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  • HD MBCT qual rev2 01-pure

    Rights statement: This is an author-created, un-copyedited version of an article accepted for publication/published in Journal of Huntington's Disease. IOS Publishing Ltd is not responsible for any errors or omissions in this version of the manuscript or any version derived from it. The Version of Record is available online at doi:10.3233/JHD-210471.

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Experiences of mindfulness-based cognitive therapy for premanifest Huntington’s disease

Research output: Contribution to journalJournal articlepeer-review

E-pub ahead of print
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<mark>Journal publication date</mark>20/02/2021
<mark>Journal</mark>Journal of Huntington's disease
Number of pages15
Publication StatusE-pub ahead of print
Early online date20/02/21
<mark>Original language</mark>English

Abstract

Background:Psychological difficulties such as anxiety, depression, and irritability are common in Huntington’s disease, even for premanifest individuals. However, very little evidence exists of psychological approaches to manage this distress. We have conducted a feasibility study with an embedded qualitative component to investigate the possibility of using mindfulness-based cognitive therapy (MBCT) and present here the findings from the qualitative data. Objective:To investigate the experience of premanifest individuals learning and practising mindfulness through completing a course of MBCT. Methods:Twelve premanifest individuals completed a course of MBCT and attended three follow up reunion meetings over the following year. Eleven participants agreed to be interviewed post-course and ten participants one year post-course about their experience of the course and any impact on their lives. Seven participants nominated a friend or relative (supporter) to be involved in the research, of whom six agreed to be interviewed post-course and two at one year about the impact of the course on the participants. Data were analysed using reflexive thematic analysis. Results:Four themes were constructed from the data: 1) A meeting of minds: the group facilitating learning and support; 2) Mindfulness is hard, but enables more effective emotional management; 3) Mindfulness can change the relationship with self and others; and 4) Benefiting from mindfulness: the importance of persistence. Conclusion:The participants who completed the course found it beneficial. Some participants reported reductions in psychological distress, a greater sense of calm and better emotion regulation, with some of these positive changes also noticed by supporters. MBCT is worthy of further investigation for this population.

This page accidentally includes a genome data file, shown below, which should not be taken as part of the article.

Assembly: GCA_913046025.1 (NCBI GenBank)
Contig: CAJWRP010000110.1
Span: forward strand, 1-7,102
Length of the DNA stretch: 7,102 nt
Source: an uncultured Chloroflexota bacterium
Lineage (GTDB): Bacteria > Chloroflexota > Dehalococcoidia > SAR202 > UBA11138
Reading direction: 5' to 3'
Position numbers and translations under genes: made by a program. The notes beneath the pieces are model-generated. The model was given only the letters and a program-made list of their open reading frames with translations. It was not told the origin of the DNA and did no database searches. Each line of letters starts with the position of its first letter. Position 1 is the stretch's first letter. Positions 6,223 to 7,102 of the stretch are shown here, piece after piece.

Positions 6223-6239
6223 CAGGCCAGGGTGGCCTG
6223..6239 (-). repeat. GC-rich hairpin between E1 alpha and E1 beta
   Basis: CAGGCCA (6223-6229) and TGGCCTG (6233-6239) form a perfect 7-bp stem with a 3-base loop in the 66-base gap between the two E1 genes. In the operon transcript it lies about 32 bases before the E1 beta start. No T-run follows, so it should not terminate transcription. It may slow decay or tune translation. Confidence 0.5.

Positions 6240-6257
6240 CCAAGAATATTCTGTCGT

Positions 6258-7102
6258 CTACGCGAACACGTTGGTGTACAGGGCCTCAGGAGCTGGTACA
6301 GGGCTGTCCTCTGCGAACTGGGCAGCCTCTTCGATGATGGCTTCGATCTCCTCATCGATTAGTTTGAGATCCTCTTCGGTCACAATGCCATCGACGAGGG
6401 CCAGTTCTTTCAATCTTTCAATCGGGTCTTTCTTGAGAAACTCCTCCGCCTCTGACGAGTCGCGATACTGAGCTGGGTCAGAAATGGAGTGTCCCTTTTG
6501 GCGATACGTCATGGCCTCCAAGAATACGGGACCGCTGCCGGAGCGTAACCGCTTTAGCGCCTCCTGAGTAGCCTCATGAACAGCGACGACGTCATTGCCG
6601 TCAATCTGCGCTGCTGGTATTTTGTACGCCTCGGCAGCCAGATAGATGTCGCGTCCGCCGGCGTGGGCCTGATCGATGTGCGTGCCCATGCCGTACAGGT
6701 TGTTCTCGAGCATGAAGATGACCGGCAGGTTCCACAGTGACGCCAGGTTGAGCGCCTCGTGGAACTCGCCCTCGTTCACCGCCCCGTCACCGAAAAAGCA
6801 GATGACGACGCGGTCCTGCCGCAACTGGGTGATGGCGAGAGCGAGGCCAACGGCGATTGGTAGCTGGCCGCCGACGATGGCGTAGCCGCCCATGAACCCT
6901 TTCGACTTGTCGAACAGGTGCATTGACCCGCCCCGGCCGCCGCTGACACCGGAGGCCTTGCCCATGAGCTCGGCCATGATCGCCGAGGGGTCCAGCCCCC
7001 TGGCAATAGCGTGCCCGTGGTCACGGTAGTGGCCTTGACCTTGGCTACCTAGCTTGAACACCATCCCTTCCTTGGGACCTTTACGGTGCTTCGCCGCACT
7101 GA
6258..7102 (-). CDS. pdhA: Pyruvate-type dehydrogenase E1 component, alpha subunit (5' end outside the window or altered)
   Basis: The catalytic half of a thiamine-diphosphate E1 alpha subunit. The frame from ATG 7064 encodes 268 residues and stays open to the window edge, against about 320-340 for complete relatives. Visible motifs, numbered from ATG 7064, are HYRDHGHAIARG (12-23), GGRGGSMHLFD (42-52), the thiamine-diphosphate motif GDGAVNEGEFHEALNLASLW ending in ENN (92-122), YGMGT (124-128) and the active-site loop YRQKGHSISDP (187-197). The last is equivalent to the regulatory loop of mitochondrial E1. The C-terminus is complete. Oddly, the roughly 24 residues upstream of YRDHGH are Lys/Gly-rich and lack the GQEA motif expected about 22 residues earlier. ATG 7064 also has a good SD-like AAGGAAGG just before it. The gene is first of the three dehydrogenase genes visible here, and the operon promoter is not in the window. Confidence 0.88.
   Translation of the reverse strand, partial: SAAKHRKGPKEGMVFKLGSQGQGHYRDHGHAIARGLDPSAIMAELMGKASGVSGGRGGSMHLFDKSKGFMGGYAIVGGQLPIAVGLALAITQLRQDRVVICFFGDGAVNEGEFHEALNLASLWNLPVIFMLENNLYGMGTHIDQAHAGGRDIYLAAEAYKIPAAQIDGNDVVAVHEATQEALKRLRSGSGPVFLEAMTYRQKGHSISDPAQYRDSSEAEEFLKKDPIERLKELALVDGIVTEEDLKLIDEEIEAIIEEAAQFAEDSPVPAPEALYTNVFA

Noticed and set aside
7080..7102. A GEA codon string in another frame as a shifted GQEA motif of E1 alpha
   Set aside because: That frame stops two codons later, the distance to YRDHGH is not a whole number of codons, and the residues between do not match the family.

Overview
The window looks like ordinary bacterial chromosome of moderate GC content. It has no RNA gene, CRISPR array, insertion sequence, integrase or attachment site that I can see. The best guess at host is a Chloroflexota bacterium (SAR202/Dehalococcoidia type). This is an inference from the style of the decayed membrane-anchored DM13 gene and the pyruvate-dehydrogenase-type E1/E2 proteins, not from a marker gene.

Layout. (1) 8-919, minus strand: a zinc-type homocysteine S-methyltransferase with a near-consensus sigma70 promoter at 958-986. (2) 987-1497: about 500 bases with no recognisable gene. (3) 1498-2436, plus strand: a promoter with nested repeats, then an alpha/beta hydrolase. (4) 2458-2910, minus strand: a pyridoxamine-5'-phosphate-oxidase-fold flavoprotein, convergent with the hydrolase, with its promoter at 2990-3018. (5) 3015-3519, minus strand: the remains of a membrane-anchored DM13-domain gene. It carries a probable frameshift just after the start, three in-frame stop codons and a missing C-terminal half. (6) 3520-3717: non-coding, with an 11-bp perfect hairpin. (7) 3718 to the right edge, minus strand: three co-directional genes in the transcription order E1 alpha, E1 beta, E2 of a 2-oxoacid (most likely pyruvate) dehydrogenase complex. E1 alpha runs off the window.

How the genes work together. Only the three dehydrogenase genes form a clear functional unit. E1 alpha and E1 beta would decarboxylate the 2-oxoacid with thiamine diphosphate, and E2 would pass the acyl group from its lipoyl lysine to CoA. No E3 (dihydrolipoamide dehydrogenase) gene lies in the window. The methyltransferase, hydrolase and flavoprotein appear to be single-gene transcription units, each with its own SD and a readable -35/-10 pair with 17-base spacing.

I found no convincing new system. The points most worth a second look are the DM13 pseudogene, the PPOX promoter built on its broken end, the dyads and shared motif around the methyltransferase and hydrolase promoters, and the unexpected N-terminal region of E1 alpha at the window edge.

Bibliographic note

This is an author-created, un-copyedited version of an article accepted for publication/published in Journal of Huntington's Disease. IOS Publishing Ltd is not responsible for any errors or omissions in this version of the manuscript or any version derived from it. The Version of Record is available online at doi:10.3233/JHD-210471.